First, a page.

Grand Theft Auto Continues to Treat Female Gamers Like Roadkill With Latest Installment
As we gear up for the prestigious media releases of fall, one video game title looms larger than all the others. Literally. An enormous painted mural of Grand Theft Auto V‘s protagonists currently adorns the prominent south side of the Figueroa Hotel in Downtown L.A., with each giant panel portraying one of the three main characters: Michael, Franklin, and Trevor. Set in the fictional pseudo–Southern California region of San Andreas, where 2004’s GTA took place, GTA V promises to be the series’ most extensive installment yet, allowing players to switch between the three leads while exploring the open world map. As in other GTA games, users can follow the intended story line by completing a series of criminal tasks in order to execute six heists, or they can simply dick around in expansive Los Santos and the surrounding countryside, stealing cars, blowing shit up, and driving around aimlessly while tuned in to the awesome radio stations.
One thing users can’t do in GTA V? Play as a female character. The game doesn’t feature any playable women, Rockstar Games co-founder and VP of creativity Dan Houser said, because “the concept of being masculine was so key to this story,” just like it has apparently been key to every previous GTA installment.
It’s frustrating, to say the least, that a vanguard company like Rockstar Games brushes off the idea of allowing for female leads with statements like Houser’s. While it’s not an outright “fuck you” to female gamers, it’s a pretty implicit one. The decision to have three characters allows for what Houser calls “nuanced stories, not a set of archetypes.” But if Rockstar really wants to showcase diverse character types, why is the company so dismissive of having a female GTA lead? Houser’s statement assumes that women aren’t capable of criminality, that violence and mayhem are inherently masculine. But Houser is wrong. And as GTA continues to push the envelope for scope, story, and vision, it’s insulting that women are still excluded.
There is an unspoken assumption that men don’t want to play as female characters, but that women will be fine playing as males and fine accepting that the women of the GTA universe are either eye candy or hookers. In real life, of course, women can be drug dealers, bank robbers, gang leaders, and heartless murderers. Houser’s statement is unnervingly similar to the discussion surrounding female characters on shows like Breaking Bad, which tends to imply that in order to obtain realism, stories can’t depict gender-balanced criminal underworlds. But shows like Orange Is the New Black and Damages demonstrate that a series can feature nuanced, violent female antiheroes and villains, and that people, whoever they are, will go for it if the plot is tight and the backstories are interesting.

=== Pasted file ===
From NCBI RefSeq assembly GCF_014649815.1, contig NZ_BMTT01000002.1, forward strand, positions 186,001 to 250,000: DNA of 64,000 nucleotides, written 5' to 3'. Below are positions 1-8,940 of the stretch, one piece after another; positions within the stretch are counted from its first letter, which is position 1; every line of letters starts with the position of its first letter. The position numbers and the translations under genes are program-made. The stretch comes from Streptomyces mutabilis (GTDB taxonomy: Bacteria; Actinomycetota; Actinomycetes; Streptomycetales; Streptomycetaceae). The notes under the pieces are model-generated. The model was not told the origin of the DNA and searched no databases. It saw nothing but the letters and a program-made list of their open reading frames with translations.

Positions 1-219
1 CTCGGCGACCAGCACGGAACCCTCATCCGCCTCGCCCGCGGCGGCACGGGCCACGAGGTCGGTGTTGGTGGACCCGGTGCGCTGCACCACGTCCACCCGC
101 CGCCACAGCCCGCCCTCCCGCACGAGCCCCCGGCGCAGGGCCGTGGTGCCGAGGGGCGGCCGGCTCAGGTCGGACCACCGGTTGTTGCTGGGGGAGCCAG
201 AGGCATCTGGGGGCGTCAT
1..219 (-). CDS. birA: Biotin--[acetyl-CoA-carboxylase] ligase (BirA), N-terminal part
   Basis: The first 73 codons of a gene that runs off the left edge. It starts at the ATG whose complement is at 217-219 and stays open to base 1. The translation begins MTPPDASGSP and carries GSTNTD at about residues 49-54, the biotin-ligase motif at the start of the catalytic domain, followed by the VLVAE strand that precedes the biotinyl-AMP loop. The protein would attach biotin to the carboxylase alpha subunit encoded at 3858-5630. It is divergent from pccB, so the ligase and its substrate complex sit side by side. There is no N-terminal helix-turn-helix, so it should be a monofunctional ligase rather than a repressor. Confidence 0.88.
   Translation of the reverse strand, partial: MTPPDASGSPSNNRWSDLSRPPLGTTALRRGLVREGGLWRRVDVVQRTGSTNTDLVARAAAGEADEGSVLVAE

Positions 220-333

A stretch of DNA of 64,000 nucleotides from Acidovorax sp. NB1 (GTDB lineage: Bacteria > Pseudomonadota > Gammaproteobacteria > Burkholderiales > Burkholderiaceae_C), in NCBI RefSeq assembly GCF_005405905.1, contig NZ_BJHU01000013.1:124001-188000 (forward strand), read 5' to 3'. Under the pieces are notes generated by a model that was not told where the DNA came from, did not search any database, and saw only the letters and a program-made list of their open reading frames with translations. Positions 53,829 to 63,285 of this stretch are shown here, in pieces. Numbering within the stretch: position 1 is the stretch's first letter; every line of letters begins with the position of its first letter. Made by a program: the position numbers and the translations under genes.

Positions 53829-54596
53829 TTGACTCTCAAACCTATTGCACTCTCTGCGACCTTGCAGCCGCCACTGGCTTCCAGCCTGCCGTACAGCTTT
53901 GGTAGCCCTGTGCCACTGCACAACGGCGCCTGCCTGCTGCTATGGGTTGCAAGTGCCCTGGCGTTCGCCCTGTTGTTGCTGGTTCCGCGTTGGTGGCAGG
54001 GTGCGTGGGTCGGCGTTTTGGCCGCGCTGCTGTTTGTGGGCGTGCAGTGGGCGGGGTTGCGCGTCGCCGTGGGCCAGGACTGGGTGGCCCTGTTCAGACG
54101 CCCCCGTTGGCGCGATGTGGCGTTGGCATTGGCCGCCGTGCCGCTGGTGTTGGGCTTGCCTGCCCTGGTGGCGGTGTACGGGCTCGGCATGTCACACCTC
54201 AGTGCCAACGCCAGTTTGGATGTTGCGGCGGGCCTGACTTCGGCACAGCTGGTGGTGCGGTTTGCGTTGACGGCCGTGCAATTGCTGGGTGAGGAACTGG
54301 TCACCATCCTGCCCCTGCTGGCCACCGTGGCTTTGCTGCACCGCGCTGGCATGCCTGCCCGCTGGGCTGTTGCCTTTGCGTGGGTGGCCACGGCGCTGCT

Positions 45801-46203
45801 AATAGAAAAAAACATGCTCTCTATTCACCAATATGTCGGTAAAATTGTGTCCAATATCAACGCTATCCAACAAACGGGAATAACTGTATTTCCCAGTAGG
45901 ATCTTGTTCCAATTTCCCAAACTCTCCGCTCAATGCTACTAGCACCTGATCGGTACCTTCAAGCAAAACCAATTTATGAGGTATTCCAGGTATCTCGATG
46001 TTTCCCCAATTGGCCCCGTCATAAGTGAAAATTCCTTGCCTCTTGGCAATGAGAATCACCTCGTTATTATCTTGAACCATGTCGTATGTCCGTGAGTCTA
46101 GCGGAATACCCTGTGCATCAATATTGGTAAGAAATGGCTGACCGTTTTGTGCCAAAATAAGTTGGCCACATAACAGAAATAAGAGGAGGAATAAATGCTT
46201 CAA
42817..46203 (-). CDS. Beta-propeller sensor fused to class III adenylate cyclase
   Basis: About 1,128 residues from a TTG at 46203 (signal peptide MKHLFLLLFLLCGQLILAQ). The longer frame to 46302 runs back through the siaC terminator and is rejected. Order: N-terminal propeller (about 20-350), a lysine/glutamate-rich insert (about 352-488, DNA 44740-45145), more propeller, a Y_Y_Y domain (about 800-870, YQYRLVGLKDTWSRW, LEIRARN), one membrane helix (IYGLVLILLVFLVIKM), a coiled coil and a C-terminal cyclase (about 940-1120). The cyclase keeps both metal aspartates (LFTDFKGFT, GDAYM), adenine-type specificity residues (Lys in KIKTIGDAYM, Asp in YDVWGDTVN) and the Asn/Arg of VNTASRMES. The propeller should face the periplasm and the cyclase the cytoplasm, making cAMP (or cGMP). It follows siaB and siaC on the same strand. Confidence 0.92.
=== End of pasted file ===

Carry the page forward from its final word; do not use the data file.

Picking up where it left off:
I’m tired of hearing this message over and over again, whether it’s stated directly or just suggested: You don’t belong here. Not in tech, not in video games, not in music, not in sports. You are never the main character, you are just in the background or there to support the lead male. And if you don’t like feeling marginalized in a group that makes it clear it doesn’t want you there, you can kick rocks.
Why would any girl want to play GTA V when Houser and Rockstar have made it abundantly clear that they don’t care what women want? Well, because it looks incredibly fun. Let’s face it. Female gamers are still going to play as “retired bank robber” turned reputable citizen Michael, “reckless and psychopathic” druggie Trevor, and Venice Beach repo man Franklin. (Although the developers claim the three leads are more complex than any previous GTA heroes, they sure sound basically the same.) Houser knows that female gamers who want to play GTA V but wish the game featured a playable female character will just suck it up and play anyway, because we want to be a part of what is going to be a huge cultural experience. And because we like driving around fake L.A.
But it’s disappointing that Houser, as the creative director, isn’t interested in being more creative. The possibilities for female GTA leads are endless, and other games about organized crime, like Saints Row, have managed to incorporate playable female characters without losing fans or castrating their male audience. At this point, when the GTA series is on its fifth official installment (not counting handheld spinoffs or expansion packs), Houser’s insistence on excluding women seems defensive and reactionary, bordering on infantile. Why not just say “maybe in the future” instead of shutting down the question with a weak statement about masculinity being a key part of the story? The story also involves BASE jumping off a bridge and slutty yoga classes. It’s a genre-mixing violent action fantasia, so claiming sexism in the name of realism is dumb.
Women have violent nihilist fantasies, too. One GTA V ad (pictured above) even depicts a woman being arrested against a car by a female cop. So it’s not that Rockstar can’t conceptualize female characters; it’s that the company simply doesn’t want to give us the option of playing as them. Creating a playable female character won’t force male gamers to use that character, but it would give the entire user base a choice, and male gamers might actually enjoy playing as a female protagonist.
Female gamers are so desperate for a playable GTA woman that we don’t even really care whether she’s written as a bikini-wearing sexual fantasy, like the one on the current GTA posters, or as a less-scantily-clad career criminal like Snoop from The Wire. We just want more choices, and for influential people like Houser to stop being so condescending about the question even being asked.
Luckily, no one can stop us from playing GTA V as female avatars in the online version. So watch out, citizens of Los Santos. We’re shooting to kill.
Filed Under: Video Games